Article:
Tag Archives | al-Shabab

War & Treaty Powers Applied to al-Shabab Fighters

Continuing the analysis of possible Art. I authority for applying the Material Support of Terrrorism statute to three Somali nationals fighting on behalf of al-Shabab in Somalia, with no identifiable link to the U.S. – other than being brought here for trial.

War Powers
The U.S. is not at war with Shabab. They are at war with our pals, Somalia’s notional Transitional government, in a civil war to which we are not a party. It is important to distinguish enemies in the “really hate” sense to war in the constructive or declarative sense.

True, Shabad has aligned itself with Al-Queda. Do the War Powers allow banning anyone in the world from fighting in a conflict to which the U.S. is not a party, but on behalf of a force sympathetic or allied with forces hostile to the U.S.? I don’t know, but my first reaction is that is a stretch. By such logic one could say that the ACA, by making healthier Americans, would make for better soldiers.

Note how this discussion recapitulates government’s move in Hamdan II: first it the argued “material support” rule was an exercise of Offenses Clause powers, then in last minute downgraded D&P to second-stringer, and brought out the general war powers for Art. I support.

With the Supreme Court having declared a limit on the Commerce Clause, the Treaty Power may remain the broadest, least defined governmental power. I do not think general treaties denouncing terrorism would be enough; they specifically do not do what the U.S. wants to do here – establish universal jurisdiction over the crime. Much easier would be to sign a quick executive agreement with the nominal government of part of Somalia, over which the U.S. presumably has a lot of control as it struggles between being nominal and dead. […]

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The Offenses Clause & Universal Jurisdiction Over Terrorists

A few days before Christmas, the U.S. indicted three men at the Federal District courthouse in Brooklyn for plotting suicide bomb attacks. This is an extraordinary, almost unique case: none of the people or conduct has any connection to the U.S. The defendants are foreign nationals, captured by some African government ont their way to join up with al-Shabab, the Somali Islamist group. To be clear, there is no suggestion that they planned to target American nationals or facilities, or had even ever been to this country before.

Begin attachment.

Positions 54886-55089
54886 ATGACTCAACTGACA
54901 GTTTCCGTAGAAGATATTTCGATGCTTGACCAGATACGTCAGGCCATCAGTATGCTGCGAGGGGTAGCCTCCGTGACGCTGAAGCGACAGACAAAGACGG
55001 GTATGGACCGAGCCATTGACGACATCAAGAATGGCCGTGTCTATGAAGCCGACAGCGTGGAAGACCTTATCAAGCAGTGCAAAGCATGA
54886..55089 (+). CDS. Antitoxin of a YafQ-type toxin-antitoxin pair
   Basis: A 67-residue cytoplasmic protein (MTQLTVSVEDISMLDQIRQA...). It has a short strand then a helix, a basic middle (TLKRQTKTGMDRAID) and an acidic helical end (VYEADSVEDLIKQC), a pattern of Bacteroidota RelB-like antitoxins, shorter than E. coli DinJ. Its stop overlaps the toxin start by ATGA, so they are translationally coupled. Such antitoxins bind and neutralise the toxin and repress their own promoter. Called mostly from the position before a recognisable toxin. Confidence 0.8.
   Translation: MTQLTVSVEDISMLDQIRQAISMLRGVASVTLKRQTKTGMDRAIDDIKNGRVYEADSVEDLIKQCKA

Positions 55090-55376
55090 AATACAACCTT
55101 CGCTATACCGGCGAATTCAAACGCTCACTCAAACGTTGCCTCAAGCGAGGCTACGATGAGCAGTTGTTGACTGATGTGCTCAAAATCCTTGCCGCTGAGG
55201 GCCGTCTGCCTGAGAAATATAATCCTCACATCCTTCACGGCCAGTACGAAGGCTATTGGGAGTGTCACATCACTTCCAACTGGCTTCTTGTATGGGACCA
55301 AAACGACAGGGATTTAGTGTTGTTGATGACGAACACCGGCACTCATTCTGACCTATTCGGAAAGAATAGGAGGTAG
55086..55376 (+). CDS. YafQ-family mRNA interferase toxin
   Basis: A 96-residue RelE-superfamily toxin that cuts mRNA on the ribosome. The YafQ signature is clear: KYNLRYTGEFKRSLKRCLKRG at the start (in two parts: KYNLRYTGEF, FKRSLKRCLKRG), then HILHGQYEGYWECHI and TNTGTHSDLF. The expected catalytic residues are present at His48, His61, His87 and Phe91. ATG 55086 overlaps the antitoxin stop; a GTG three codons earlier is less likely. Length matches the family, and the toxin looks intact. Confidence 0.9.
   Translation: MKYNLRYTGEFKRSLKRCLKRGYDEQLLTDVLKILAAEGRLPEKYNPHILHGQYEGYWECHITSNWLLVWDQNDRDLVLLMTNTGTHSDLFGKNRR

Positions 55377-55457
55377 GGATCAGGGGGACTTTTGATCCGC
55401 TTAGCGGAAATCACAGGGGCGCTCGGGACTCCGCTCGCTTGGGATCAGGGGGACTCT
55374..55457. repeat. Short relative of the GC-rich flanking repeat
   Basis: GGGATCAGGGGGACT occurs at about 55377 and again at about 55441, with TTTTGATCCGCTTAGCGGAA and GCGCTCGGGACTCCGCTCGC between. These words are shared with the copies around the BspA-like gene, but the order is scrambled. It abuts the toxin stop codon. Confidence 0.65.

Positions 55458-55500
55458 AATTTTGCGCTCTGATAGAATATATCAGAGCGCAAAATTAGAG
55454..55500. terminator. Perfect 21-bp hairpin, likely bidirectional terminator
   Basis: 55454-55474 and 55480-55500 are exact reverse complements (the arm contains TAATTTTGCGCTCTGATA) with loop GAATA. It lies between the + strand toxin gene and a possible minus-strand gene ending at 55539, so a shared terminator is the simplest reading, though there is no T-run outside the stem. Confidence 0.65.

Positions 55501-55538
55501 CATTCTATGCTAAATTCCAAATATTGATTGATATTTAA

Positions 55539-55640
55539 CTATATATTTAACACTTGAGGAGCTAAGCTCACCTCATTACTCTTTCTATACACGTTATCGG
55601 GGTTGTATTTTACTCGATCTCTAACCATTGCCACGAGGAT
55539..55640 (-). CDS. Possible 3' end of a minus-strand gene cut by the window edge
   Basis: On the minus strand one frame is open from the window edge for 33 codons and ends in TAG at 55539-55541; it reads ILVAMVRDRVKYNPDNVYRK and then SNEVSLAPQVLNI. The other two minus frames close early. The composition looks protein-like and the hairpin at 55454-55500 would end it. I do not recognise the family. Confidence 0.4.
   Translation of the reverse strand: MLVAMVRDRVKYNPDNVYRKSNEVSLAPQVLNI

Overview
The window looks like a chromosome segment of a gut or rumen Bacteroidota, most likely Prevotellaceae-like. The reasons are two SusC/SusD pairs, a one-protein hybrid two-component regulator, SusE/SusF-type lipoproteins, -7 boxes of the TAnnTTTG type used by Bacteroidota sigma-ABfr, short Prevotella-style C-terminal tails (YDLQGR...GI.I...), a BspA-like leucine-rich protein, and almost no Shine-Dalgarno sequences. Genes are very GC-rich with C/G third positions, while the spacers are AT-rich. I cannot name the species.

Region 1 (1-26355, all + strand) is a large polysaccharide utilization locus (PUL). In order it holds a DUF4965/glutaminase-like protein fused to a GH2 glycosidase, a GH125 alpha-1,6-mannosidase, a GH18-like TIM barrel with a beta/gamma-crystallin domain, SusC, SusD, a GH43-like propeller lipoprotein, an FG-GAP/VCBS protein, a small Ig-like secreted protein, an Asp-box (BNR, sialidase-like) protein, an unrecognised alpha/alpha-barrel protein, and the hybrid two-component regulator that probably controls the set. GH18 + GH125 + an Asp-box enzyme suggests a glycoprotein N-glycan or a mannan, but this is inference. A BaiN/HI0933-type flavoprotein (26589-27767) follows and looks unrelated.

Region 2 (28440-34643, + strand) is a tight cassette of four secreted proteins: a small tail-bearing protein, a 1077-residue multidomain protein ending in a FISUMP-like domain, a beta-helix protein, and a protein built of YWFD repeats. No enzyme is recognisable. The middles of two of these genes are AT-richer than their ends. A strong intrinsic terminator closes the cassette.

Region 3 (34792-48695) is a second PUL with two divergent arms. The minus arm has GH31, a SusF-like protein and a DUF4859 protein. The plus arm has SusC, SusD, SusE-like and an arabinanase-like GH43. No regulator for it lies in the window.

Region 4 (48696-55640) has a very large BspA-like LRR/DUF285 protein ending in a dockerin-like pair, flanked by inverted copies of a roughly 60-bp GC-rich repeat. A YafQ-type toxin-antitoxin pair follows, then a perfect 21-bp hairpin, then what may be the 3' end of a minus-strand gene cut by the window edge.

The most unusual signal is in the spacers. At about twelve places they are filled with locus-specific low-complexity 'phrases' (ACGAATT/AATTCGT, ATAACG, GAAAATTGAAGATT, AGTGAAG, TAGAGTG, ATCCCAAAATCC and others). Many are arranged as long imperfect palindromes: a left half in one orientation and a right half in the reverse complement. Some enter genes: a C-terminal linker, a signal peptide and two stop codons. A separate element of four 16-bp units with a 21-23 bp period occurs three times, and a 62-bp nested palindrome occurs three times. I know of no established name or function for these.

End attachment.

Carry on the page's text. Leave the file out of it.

This is an aggressive – and unconstitutional – assertion of universal jurisdiction. The U.S. is prosecuting foreign nationals for their participation in a foreign civil war. Congress, as the Supreme Court recently reminded us in the Health Care decision, is truly one of limited regulatory powers, and thus the first question about such a case is what Art. I power gives Congress the power to punish entirely foreign conduct with no U.S. nexus.

The men have been charged under the “material support for terrorism” statute, 18 USC 2339B . Apart from the many controversies about the substantive sweep of the law, it casts a very broad jurisdictional net. By its terms, it applies to foreigners who support designated foreign terror groups with no connection to the U.S. In other words, it makes terrorism anywhere a federal offense.

While the statute has previously been used to prosecute extraterritorial conduct by foreigners that conducted significant dealings in the U.S., this is only the second apparently “universal” prosecution.

The Art I. authority for prosecuting conduct under universal jurisdiction is the “Define and Punish” clause. Yet the clause limits universal jurisdiction to crimes, like piracy, that are i) “offenses against the law of nations,” and ii) treated as universally cognizable by the law […]

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